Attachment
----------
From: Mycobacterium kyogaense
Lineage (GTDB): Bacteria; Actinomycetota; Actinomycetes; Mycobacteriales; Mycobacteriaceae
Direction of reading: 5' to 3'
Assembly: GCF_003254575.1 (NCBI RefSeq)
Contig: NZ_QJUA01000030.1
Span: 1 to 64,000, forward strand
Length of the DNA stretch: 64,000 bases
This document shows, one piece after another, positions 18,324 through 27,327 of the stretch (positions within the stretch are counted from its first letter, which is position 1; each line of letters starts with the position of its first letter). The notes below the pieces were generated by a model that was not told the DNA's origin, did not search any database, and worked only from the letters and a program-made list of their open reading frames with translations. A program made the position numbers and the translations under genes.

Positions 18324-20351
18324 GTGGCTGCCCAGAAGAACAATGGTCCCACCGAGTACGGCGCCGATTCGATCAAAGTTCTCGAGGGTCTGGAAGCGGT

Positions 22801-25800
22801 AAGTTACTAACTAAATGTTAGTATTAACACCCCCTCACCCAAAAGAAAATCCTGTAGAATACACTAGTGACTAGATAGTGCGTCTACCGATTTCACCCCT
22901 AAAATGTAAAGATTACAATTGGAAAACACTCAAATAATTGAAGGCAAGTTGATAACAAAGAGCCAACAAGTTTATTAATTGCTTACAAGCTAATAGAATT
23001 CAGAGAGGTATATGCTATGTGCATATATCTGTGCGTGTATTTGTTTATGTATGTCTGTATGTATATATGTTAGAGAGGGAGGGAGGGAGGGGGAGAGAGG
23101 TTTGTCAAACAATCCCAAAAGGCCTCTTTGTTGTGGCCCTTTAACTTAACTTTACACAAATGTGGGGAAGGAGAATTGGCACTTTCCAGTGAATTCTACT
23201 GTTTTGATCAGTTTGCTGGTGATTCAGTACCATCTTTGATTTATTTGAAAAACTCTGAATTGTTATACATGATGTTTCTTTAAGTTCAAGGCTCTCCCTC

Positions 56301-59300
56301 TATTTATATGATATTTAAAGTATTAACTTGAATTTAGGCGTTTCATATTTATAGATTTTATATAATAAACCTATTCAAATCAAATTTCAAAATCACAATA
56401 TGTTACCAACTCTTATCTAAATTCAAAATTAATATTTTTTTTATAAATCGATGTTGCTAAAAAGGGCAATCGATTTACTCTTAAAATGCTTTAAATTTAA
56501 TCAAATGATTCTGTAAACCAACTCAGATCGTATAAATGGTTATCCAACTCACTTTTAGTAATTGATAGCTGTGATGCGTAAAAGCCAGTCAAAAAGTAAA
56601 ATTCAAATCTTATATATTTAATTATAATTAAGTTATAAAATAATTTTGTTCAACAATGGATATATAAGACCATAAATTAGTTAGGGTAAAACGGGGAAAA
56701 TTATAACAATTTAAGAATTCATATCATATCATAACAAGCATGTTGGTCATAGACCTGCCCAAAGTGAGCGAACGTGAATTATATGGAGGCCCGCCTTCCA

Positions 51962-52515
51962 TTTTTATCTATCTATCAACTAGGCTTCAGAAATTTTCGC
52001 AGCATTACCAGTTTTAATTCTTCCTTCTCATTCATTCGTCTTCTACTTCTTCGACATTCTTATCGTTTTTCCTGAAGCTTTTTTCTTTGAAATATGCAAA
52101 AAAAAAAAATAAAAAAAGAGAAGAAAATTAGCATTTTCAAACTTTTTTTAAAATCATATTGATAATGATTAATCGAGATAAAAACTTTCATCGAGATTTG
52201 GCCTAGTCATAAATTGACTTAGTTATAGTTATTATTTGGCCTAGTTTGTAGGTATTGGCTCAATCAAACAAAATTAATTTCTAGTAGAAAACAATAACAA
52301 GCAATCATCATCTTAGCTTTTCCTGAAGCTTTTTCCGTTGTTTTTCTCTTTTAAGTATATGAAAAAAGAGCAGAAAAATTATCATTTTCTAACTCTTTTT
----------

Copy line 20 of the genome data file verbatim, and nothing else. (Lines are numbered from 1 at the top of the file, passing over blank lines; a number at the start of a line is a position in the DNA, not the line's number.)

56501 TCAAATGATTCTGTAAACCAACTCAGATCGTATAAATGGTTATCCAACTCACTTTTAGTAATTGATAGCTGTGATGCGTAAAAGCCAGTCAAAAAGTAAA